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Net Neutrality: What it is and Why You Should Care

If you read the news on December 14th, you probably saw multiple newspapers and tech geeks freaking out about the repeal of net neutrality. If you’re confused about what exactly that means, don’t worry because it will all be explained.

Net neutrality is the principle that all of the content on the internet should be accessed without discrimination, meaning ISPs (internet service providers) must treat all digital content equally. These rules, established in 2015 under the Obama administration, prohibited internet companies from charging extra fees for fast browsing speeds and for viewing specific sites. Net neutrality also prevents ISPs from throttling websites, which means they can’t make website pages load slower or block certain content altogether.

To get an understanding of how the American public feels about this issue, the FCC (the Federal Communications Commission) opened a public forum on their website and invited people to comment either their support or opposition on the then-proposed repeal of net neutrality. This forum was opened to the public from April 27 to August 30, where the FCC site received about 21.7 million comments.

Pew Research Center reported that 94 percent of the comments “were submitted multiple times, and in some cases those comments were submitted many hundreds of thousands of times.” Pew also found that “57 percent used either duplicate email addresses or temporary email addresses, while many individual names appeared thousands of times in the submissions.”

This flood of identical comments may have been caused by people using general comment templates found online. Yet that doesn’t explain the “tens of thousands of comments that came in at the same precise moment,” as stated by Pew. As a result of bots originating from fake Russian email addresses tainting the credibility of the online comments, the FCC largely discarded the majority of the feedback they received. This decision begs the question if the public forums on government websites should be improved to properly screen comments to ensure legitimacy and to accurately gauge the public’s opinion on an important issue.

The reaction to the decision was swift, with multiple state representatives and grassroots organizations quickly organizing to sue the FCC as well as moving to introduce legislation in Congress. “Numerous Democrats on Capitol Hill called for a bill that would re-establish the rules, and several Democrat state attorneys general…said they would file a suit to stop the change,” reported New York Times writer Cecilia Kang in an article published shortly after the announcement of the repeal. A lobby group representing companies such as Facebook, Google, and Netflix announced that they would join the fight to keep net neutrality regulations.

Ajit Pai, current chairman of the FCC, has been a fierce opponent of net neutrality regulations since 2015. “We are helping consumers and promoting competition,” Pai said. He believes consumers will (eventually) benefit because broadband providers, like AT&T and Comcast, will offer them more options of services. The other Republicans on the FCC board agreed with him, giving them a 3-to-2 majority and allowing the repeal to pass. The FCC website describes the previous rules as “heavy-handed utility-style regulation of broadband Internet access service, which imposed substantial costs on the entire Internet ecosystem.”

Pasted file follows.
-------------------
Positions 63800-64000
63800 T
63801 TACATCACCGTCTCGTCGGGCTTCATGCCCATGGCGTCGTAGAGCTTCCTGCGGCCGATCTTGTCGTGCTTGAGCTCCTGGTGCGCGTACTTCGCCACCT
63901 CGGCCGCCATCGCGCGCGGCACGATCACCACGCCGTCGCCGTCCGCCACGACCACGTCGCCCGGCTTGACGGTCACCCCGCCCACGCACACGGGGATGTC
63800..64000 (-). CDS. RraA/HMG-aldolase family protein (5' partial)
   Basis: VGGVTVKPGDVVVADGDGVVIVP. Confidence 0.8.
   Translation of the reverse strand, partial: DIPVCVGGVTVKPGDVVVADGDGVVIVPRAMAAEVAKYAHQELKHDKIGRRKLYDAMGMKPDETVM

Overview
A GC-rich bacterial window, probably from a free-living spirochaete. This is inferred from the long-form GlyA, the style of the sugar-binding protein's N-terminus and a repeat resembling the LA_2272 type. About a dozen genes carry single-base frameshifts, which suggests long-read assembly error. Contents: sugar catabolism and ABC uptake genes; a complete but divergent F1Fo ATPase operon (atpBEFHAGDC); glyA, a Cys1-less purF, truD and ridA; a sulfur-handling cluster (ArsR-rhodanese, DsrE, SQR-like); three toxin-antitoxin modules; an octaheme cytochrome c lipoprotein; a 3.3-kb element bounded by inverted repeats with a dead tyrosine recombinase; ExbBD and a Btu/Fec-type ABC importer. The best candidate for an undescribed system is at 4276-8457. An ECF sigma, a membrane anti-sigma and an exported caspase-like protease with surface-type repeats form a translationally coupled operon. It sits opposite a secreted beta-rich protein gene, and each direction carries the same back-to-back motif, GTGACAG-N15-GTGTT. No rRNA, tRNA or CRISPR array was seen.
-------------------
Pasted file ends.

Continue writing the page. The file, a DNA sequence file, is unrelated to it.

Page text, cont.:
Opponents believe that consumers will have more difficulty accessing content online, and that start-up business will have to carry the burden of paying in order to reach customers. There is also concern over the potential stifling of certain political voices as well as the prioritization of certain content over others. In fact, the University of Maryland published a survey “by the university’s Program for Public Consultation and Voice of the People, a nonpartisan polling organization, concluded that 83 percent of Americans do not approve of the FCC proposal. Just 16 percent said they approved.”

A protester holds a sign outside of the FCC headquarters in Washington the day before the vote on December 13, 2017.

The reaction to this repeal is strictly split down partisan lines, with Democrats mobilizing to fight the repeal while Republicans are largely supportive of the FCC decision. The New York Times helpfully lays out the reactions from partisan writers in this post a day after the decision.

As for us consumers, you probably won’t notice an immediate change in your internet service. But the FCC decision does open the door for significant effects in the near future. Big broadband companies have promised to not change their customers’ internet experience, probably due to the inevitable consumer backlash and their fear of lawsuits. Companies will probably stick to these promises for the next year or so, once all of the legal challenges are addressed. But after that, significant changes could come over time. 

Burger King and Change.org explain net neutrality using Whoppers

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